Legal Hypothetical: Caveats and solemn form grants


Caveats and solemn form grants

WENDY, aged 88, makes a will leaving her whole estate to her niece, Alice.

At the age of 95, Wendy, with the assistance of her other niece Jane, puts her house on the market, with a view to moving into a nursing home.

Wendy retains a new solicitor for the purposes of the sale at the recommendation of her real estate agent.

Wendy’s house is sold for $2 million and she moves into a nursing home.

After a short stay in hospital, Wendy makes a new will, with her new lawyer, leaving her whole estate to Jane.

A few years later, Wendy passes away and when Alice discovers that a new will has been made, leaving her out, she files a caveat in the Probate Registry and commences action in the Supreme Court, claiming that Wendy lacked the capacity to make a new will.

Alice subpoenas the solicitor’s file notes, which were unable to be located.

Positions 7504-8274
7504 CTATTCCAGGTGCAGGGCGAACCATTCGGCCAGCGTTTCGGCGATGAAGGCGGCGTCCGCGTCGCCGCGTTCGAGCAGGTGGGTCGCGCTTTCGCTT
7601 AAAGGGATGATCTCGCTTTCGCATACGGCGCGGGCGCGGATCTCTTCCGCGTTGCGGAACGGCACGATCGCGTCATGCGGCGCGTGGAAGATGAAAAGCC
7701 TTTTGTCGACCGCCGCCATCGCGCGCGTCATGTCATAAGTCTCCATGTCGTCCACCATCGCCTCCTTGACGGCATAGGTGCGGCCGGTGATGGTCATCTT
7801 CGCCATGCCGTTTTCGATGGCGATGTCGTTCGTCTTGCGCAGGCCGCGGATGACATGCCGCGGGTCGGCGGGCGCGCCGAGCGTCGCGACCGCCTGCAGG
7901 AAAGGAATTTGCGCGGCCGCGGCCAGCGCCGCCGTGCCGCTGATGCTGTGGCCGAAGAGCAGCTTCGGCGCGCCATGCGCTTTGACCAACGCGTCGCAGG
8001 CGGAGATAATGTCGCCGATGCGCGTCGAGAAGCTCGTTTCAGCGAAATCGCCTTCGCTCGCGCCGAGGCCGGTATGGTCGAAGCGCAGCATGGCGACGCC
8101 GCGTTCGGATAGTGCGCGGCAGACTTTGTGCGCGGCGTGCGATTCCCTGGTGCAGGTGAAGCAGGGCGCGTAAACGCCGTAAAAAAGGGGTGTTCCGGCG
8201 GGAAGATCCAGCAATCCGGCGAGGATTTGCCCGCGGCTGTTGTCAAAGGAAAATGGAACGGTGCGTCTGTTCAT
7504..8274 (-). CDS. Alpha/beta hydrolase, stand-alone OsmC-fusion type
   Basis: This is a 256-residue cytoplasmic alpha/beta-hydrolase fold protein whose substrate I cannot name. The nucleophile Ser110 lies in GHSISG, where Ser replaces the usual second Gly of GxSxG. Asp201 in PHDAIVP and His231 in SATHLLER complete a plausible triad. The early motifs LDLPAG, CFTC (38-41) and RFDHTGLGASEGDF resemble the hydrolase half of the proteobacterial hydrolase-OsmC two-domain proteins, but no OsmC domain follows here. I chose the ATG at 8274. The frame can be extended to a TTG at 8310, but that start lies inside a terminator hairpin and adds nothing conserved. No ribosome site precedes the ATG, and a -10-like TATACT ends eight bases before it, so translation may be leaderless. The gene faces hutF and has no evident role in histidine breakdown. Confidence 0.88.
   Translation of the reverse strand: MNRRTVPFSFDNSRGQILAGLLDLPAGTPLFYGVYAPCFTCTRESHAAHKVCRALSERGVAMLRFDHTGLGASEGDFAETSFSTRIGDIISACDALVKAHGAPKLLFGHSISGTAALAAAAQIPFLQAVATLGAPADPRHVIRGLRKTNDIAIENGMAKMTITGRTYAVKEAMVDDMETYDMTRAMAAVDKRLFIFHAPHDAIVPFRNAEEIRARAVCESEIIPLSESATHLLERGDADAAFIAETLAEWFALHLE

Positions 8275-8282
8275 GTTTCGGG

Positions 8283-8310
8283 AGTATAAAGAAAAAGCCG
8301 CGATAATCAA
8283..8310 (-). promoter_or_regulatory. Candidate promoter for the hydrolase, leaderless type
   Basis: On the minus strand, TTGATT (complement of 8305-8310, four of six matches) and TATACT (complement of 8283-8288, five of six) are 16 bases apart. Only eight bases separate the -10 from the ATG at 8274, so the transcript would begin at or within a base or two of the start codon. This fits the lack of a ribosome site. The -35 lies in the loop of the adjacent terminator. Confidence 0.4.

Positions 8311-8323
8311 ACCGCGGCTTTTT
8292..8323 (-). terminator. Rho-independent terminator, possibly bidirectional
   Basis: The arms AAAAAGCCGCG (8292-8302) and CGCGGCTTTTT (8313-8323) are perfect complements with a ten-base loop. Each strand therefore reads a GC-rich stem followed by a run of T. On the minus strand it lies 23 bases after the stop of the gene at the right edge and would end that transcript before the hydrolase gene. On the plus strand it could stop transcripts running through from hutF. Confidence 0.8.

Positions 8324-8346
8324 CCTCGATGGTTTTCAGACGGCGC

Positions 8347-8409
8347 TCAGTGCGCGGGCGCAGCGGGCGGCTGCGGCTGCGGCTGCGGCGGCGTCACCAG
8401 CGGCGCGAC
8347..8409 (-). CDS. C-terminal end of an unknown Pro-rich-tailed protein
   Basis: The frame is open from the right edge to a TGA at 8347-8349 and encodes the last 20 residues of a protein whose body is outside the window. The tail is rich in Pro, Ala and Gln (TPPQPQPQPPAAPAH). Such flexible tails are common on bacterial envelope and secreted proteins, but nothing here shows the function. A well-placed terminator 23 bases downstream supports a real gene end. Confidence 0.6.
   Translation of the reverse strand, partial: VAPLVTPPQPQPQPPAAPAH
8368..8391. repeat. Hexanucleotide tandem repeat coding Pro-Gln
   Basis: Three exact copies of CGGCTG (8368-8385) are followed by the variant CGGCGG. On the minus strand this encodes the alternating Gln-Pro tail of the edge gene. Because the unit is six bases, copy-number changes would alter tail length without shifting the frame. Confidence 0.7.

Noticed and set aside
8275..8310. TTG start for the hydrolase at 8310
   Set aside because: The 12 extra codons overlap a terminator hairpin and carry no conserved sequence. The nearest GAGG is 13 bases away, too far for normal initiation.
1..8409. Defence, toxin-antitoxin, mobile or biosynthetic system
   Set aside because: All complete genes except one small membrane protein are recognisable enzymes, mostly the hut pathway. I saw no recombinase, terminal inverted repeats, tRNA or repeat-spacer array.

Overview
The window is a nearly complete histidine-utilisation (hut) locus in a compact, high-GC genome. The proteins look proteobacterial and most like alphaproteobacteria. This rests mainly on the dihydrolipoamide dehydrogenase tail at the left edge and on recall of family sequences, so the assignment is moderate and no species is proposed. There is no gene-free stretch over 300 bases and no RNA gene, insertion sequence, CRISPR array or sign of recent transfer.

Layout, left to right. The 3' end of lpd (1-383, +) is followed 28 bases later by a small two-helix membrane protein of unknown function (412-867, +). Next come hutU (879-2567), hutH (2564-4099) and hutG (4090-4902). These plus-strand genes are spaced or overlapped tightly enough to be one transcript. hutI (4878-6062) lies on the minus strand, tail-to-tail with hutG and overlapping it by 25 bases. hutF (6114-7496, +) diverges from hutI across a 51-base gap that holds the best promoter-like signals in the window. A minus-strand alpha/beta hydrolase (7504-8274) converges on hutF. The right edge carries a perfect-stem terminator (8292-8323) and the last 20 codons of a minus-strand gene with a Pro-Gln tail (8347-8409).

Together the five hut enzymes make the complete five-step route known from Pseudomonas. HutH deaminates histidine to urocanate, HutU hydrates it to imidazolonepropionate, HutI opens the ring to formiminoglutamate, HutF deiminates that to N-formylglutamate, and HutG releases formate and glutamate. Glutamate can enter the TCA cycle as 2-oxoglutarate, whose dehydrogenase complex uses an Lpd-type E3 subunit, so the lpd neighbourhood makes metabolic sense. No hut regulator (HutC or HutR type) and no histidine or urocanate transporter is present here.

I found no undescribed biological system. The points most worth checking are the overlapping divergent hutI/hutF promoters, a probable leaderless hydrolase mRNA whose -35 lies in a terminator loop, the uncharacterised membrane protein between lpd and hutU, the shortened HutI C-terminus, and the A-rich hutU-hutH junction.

However, evidence is produced that Jane provided the solicitor with a draft will and hand-written notes regarding Wendy’s alleged wishes.

The solicitor is cross-examined at trial and the judge accepts that there was no reason to believe that the documents had been knowingly destroyed.

The solicitor also gives affidavit evidence that Wendy executed her new will in the presence of only the solicitor and his secretary and she was able to accurately and completely recite her details and describe the nature of her assets.

After a five-day hearing, during which other ‘lay’ witnesses gave evidence and expert medical evidence was adduced regarding capacity, the Court ultimately found that Wendy’s last Will was valid and that Jane was entitled to the whole of her estate under a grant of probate in ‘solemn form’.

The total legal costs exceeded $400,000.

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